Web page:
Richmond and Shockoe Hills, whence they | southward, he adjured Jefferson not to permit were driven by the cavalry, and Arnold had attention to immediate safety so to engross his possession of the capital. He sent some of the thoughts as to divert him from measures for citizens to the governor, offering to spare the reinforcing the Southern army. town, provided his ships might come up James River to be laden with tobacco from the ware-adopted in Congress. Washington had repeathouses. His offer was indignantly rejected, whereupon fire was set to the public edifices, stores, and workshops; private houses were pillaged, and a great quantity of tobacco consumed.

While this was going on, Colonel Simcoe had been detached to Westham, six miles up the river, where he destroyed a cannon foundry and sacked a public magazine; broke off the trunnions of the cannon, and threw into the river the powder which he could not carry away, and, after effecting a complete devastation, rejoined Arnold at Richmond, which during the ensuing night resounded with the drunken orgies of the soldiery.

Having completed his ravage at Richmond, Arnold re-embarked at Westover and fell slowly down the river, landing occasionally to burn, plunder, and destroy; pursued by Steuben with a few Continental troops and all the militia that he could muster. General Nelson, also, with similar levies opposed him. Lower down the river some skirmishing took place, a few of Arnold's troops were killed and a number wounded, but he made his way to Portsmouth, opposite Norfolk, where he took post on the 20th of January, and proceeded to fortify.

Steuben would have attempted to drive him from this position, but his means were totally inadequate. Collecting from various parts of the country all the force that could be mustered, he so disposed it at different points as to hem the traitor in, prevent his making further incursions, and drive him back to his intrenchments should he attempt any.

Governor Jefferson returned to Richmond after the enemy had left it, and wrote thence to the commander-in-chief an account of this ravaging incursion of "the parricide Arnold." It was mortifying to Washington to see so inconsiderable a party committing such extensive depredations with impunity, but it was his opinion that their principal object was to make a diversion in favor of Cornwallis; and as the evils to be apprehended from Arnold's predatory incursions were not to be compared with the injury to the common cause, and the danger to Virginia in particular, which would result from the conquest of the States to the

edly, in his communications to that body, attributed much of the distresses and disasters of the war to the congressional mode of conducting business through committees and "boards," thus causing irregularity and delay, preventing secrecy and augmenting expense. He was greatly rejoiced, therefore, when Congress decided to appoint heads of departments; secretaries of foreign affairs, of war and of marine, and a superintendent of finance. "I am happy, thrice happy, on private as well as public account," writes he, "to find that these are in train. For it will ease my shoulders of an immense burthen, which the deranged and perplexed situation of our affairs, and the distresses of every department of the army, had placed upon them."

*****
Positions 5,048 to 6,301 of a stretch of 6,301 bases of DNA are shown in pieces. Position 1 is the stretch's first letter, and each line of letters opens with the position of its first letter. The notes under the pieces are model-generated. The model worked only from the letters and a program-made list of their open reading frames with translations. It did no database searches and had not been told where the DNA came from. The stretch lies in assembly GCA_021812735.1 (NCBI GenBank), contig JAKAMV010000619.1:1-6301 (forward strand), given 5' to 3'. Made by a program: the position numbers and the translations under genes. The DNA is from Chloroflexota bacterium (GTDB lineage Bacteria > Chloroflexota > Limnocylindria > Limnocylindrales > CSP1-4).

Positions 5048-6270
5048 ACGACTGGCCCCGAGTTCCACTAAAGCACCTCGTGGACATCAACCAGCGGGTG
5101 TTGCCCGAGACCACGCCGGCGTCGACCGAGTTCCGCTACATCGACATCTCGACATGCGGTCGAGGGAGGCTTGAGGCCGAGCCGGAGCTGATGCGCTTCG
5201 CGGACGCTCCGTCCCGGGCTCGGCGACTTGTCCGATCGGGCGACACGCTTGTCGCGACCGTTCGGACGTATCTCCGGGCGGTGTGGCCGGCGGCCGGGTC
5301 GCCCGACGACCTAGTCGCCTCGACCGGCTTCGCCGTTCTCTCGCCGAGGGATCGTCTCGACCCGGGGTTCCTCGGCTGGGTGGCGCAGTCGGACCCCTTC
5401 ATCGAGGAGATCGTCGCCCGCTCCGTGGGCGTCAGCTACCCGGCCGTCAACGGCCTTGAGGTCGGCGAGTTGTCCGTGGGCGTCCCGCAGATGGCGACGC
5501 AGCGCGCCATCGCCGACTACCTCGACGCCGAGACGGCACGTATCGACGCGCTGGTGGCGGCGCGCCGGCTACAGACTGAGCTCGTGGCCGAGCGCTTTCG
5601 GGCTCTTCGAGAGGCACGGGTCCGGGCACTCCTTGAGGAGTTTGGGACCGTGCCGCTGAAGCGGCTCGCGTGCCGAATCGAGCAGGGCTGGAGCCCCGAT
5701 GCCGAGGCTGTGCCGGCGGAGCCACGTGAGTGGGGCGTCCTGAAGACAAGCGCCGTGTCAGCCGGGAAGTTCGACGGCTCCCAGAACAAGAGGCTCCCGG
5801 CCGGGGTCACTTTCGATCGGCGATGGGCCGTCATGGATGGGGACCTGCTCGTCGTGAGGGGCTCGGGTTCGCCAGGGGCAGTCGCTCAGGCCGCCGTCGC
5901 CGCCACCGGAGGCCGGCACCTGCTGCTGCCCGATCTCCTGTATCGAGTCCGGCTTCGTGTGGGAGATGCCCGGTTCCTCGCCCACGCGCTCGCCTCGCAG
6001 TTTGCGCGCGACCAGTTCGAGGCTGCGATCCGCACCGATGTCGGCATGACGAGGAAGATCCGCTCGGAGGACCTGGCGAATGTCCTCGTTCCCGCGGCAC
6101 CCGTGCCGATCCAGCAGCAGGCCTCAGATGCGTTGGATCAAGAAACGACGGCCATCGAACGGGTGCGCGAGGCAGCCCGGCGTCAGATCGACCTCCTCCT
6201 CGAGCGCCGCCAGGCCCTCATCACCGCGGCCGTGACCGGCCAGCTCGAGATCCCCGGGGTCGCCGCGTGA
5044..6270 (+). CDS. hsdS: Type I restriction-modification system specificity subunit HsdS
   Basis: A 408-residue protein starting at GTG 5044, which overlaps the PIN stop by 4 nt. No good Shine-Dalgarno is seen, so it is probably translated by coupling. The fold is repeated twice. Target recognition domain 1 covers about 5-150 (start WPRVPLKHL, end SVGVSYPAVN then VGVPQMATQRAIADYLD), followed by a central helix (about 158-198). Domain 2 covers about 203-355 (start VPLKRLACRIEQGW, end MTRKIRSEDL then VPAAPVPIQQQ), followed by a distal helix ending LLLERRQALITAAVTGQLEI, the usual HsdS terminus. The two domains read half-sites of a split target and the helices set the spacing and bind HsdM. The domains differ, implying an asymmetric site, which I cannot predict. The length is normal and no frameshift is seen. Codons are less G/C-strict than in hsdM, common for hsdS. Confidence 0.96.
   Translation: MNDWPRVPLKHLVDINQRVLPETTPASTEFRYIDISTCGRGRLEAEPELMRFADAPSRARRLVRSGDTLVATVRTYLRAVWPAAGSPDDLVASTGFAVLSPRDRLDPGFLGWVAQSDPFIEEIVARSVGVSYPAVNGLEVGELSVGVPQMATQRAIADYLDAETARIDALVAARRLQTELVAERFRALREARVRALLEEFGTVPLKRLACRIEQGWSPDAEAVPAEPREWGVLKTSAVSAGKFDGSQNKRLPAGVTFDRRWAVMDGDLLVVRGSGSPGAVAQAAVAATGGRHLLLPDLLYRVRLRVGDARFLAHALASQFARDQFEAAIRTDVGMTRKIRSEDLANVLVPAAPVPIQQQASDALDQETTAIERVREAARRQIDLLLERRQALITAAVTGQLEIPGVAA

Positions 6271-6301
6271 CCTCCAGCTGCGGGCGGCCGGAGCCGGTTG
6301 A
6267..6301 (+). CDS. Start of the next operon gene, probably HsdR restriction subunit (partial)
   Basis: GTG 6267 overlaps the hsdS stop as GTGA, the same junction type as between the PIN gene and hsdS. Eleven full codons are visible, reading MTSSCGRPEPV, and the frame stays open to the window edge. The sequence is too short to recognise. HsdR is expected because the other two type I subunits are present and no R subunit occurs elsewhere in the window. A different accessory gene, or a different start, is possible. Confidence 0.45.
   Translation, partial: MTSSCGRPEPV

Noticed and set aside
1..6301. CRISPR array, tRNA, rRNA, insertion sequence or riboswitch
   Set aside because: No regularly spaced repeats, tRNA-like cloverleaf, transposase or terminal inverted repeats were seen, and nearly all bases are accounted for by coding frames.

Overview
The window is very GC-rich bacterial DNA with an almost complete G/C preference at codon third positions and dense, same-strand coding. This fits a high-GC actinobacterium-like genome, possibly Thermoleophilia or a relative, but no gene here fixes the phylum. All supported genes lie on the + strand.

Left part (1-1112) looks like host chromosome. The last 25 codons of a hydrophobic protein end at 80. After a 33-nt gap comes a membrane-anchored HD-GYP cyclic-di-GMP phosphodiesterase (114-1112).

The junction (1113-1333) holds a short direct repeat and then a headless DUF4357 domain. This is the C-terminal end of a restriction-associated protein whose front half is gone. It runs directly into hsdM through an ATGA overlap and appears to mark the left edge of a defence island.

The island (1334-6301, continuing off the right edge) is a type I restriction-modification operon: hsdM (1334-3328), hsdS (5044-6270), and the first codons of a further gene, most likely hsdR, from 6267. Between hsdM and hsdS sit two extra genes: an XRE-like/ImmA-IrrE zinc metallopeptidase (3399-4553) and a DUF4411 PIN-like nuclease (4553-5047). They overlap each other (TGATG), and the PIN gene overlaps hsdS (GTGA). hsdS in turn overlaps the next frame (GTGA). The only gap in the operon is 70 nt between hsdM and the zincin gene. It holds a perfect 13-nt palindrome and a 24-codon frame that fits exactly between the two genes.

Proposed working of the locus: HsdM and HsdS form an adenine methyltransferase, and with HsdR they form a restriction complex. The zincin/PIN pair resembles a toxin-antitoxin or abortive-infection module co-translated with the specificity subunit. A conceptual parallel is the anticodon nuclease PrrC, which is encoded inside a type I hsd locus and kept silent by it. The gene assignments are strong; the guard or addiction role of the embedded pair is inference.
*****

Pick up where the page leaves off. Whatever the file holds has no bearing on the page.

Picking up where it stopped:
General Sullivan, to whom this was written, and who was in Congress, was a warm friend of Washington's aide-de-camp, Colonel Hamilton, and he sounded the commander-in-chief as to the qualifications of the colonel to take charge of the department of finance. "I am unable to answer," replied Washington, "because I never entered upon a discussion with him, but this I can venture to advance, from a thorough knowledge of him, that there are few men to be found of his age, who have more general knowledge than he possesses; and none whose soul is more firmly engaged in the cause, or who exceeds him in probity and sterling virtue."

This was a warm eulogium for one of Washington's circumspect character, but it was sincere. Hamilton had been four years in his military family, and always treated by him with marked attention and regard. Indeed, it had surprised many to see so young a man admitted like a veteran into his counsels. It was but a few days after Washington had penned the eulogium just quoted, when a scene took place between him and the man he had praised so liberally, that caused him deep chagrin. We give it as related by Hamilton himself, in a letter to General Schuyler, one of whose daughters he had recently married.

"An unexpected change has taken place in my situation," writes Hamilton (Feb. 18). “I am no longer a member of the general's family.